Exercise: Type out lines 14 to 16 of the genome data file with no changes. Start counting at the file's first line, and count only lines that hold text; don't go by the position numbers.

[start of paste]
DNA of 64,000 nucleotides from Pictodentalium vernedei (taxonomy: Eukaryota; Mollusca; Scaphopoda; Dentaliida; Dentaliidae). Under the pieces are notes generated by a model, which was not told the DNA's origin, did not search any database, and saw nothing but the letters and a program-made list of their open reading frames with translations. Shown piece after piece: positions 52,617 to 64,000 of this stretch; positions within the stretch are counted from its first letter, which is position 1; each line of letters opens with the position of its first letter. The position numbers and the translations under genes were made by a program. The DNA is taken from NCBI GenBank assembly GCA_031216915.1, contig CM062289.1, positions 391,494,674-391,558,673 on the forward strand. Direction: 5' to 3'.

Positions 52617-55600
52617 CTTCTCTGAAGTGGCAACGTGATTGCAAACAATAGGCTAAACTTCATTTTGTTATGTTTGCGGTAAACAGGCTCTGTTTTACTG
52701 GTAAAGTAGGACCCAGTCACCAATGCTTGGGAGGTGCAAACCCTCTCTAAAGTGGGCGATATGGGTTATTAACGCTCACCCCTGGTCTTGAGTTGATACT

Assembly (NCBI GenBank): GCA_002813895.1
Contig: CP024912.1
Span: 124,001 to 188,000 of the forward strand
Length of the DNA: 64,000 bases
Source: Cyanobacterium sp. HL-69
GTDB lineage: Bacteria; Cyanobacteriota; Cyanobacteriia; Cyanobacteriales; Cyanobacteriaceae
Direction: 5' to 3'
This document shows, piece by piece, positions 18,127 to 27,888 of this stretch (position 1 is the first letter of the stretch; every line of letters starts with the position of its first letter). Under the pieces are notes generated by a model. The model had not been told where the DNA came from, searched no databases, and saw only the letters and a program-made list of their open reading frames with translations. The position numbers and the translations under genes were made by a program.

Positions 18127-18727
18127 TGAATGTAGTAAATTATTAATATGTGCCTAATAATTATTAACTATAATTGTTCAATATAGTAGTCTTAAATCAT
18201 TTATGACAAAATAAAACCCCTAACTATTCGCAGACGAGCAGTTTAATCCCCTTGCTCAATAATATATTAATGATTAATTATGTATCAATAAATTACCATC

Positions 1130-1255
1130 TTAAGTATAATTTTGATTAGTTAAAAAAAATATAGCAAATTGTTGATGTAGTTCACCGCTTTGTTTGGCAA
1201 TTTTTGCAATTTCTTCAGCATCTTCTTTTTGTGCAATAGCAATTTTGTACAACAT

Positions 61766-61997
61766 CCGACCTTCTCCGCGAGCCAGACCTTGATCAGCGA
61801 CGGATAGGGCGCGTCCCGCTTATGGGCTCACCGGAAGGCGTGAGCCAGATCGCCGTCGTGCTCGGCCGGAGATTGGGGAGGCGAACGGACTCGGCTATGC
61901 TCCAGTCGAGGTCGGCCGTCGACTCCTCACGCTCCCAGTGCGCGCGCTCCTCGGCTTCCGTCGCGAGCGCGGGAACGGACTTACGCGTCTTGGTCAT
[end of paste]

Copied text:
18127 TGAATGTAGTAAATTATTAATATGTGCCTAATAATTATTAACTATAATTGTTCAATATAGTAGTCTTAAATCAT
18201 TTATGACAAAATAAAACCCCTAACTATTCGCAGACGAGCAGTTTAATCCCCTTGCTCAATAATATATTAATGATTAATTATGTATCAATAAATTACCATC

Positions 1130-1255